Minnesota Timberwolves Come Back From 19 To Defeat Philadelphia 76ers


The Minnesota Timberwolves overcame a 19-point deficit in the first quarter, then took their first lead with 8:27 to go in the fourth quarter and managed to hold on for a comeback win at Target Center.

Dec 11, 2013; Minneapolis, MN, USA; Philadelphia 76ers small forward Evan Turner (12) plays defense on the Minnesota Timberwolves small forward Corey Brewer (13) in the second quarter at Target Center. Mandatory Credit: Brad Rempel-USA TODAY Sports

It was the largest deficit since coming back 21 down to defeat the New York Knicks on November 12, 2010 — also the night of Kevin Love‘s 31 and 31.

Minnesota overcame a slow start and poor shooting with defense and big rebounds as they defeated the Philadelphia 76ers, 106-99, on Wednesday night. Love had 26 points, 15 rebounds, and five assists. There have been five 25 points, 15 rebound, five-assist games in the league this season, all by Love. And Love owns seven of the league’s 17 25 point, 15 rebound games.

Nikola Pekovic added 20 points and 10 rebounds and Ricky Rubio had 21 points, seven assists, and five rebounds. Kevin Martin was 0-for-7 in the first half but finished with five points on 1-for-9 shooting

Philadelphia had a quick start that included a 16-0 run— and nine of those 16 came from James Anderson. Spencer Hawes and Tony Wroten each scored 20 for the Sixers and Evan Turner scored 13 points for the night.

“I told them that you shouldn’t have to say anything after the way we started the game. You have to learn a lesson that when you get a nice win last night it means nothing tonight. You’d better understand that if you want to build anything, get a streak going. Night after night you have to come out and play.” Said Coach Rick Adelman about the way the Wolves played, “We are lucky. We are lucky that they got 39 points, that they went up 19 in the first quarter …Usually it’s hard to have that happen and win the game. We got the win, but hopefully we learned a lesson.”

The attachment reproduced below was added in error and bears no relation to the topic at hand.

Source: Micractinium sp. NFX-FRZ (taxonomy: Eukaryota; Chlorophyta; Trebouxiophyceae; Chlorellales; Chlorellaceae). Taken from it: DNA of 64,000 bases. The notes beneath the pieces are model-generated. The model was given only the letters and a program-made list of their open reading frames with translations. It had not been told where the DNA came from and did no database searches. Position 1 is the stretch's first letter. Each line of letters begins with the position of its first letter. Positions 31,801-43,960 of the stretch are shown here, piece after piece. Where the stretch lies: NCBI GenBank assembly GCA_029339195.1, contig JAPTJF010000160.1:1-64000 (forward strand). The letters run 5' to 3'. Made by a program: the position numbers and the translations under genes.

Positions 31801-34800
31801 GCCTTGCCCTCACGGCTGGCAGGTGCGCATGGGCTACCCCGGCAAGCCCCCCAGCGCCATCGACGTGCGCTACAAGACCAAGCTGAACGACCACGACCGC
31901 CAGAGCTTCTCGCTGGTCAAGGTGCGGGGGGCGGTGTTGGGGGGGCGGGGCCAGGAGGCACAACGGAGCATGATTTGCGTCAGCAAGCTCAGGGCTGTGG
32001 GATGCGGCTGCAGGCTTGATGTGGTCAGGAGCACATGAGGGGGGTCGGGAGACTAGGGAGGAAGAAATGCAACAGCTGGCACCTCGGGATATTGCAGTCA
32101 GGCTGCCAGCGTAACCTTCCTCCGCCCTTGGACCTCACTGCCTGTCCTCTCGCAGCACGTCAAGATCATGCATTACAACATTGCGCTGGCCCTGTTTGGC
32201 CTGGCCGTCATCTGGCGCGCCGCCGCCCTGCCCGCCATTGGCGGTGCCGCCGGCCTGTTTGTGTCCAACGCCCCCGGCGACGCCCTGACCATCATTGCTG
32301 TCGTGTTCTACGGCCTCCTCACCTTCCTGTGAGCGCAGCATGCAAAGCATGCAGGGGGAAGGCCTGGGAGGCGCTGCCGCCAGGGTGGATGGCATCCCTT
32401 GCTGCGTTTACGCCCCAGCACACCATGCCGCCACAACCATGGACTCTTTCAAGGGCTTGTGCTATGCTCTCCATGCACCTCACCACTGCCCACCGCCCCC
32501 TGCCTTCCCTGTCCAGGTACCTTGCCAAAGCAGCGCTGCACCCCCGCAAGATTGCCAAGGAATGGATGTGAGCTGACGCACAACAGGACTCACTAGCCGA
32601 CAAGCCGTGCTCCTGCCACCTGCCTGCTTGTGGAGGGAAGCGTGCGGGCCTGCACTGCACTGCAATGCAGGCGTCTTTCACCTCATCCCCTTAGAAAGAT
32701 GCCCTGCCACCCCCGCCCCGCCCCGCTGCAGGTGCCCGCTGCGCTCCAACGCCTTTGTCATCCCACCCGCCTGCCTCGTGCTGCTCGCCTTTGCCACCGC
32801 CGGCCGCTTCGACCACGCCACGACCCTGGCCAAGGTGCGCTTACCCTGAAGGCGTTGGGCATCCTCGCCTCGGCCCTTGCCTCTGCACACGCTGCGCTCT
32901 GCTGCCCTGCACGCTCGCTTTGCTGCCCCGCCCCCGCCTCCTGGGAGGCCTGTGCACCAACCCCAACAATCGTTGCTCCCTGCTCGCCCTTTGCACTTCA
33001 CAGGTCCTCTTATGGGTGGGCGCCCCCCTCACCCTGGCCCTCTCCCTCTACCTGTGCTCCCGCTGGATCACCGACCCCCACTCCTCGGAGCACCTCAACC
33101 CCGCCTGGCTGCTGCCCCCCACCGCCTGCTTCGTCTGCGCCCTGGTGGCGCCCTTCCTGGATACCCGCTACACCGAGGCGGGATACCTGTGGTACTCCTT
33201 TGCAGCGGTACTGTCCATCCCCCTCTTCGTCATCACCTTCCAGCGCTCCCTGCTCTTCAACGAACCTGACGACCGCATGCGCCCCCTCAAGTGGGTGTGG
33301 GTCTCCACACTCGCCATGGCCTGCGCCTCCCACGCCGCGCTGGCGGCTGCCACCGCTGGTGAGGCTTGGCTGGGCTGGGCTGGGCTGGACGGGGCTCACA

Minnesota shot 38.5 percent from the floor, which was 14 percent worse than the Sixers, who shot 52.7 percent. But Minnesota ended up with 22 more field goal attempts than Philadelphia, in large part to their 17-5 advantage in offensive rebounds, and Philadelphia committing 26 turnovers helped a lot as well.

After trailing for the entire game, it was Minnesota’s much maligned bench (and maligned for a reason) that provided the spark. They went on an 8-0 run in the early minutes of the fourth quarter and that gave Minnesota their first lead of the game with 8:27 to play when Robbie Hummel hit a 3-pointer from the left corner. The starters came in and iced the game with the third of Rubio’s three steals coming at an opportune time with 1:12 to play and the Sixers trying to make it a one possession game.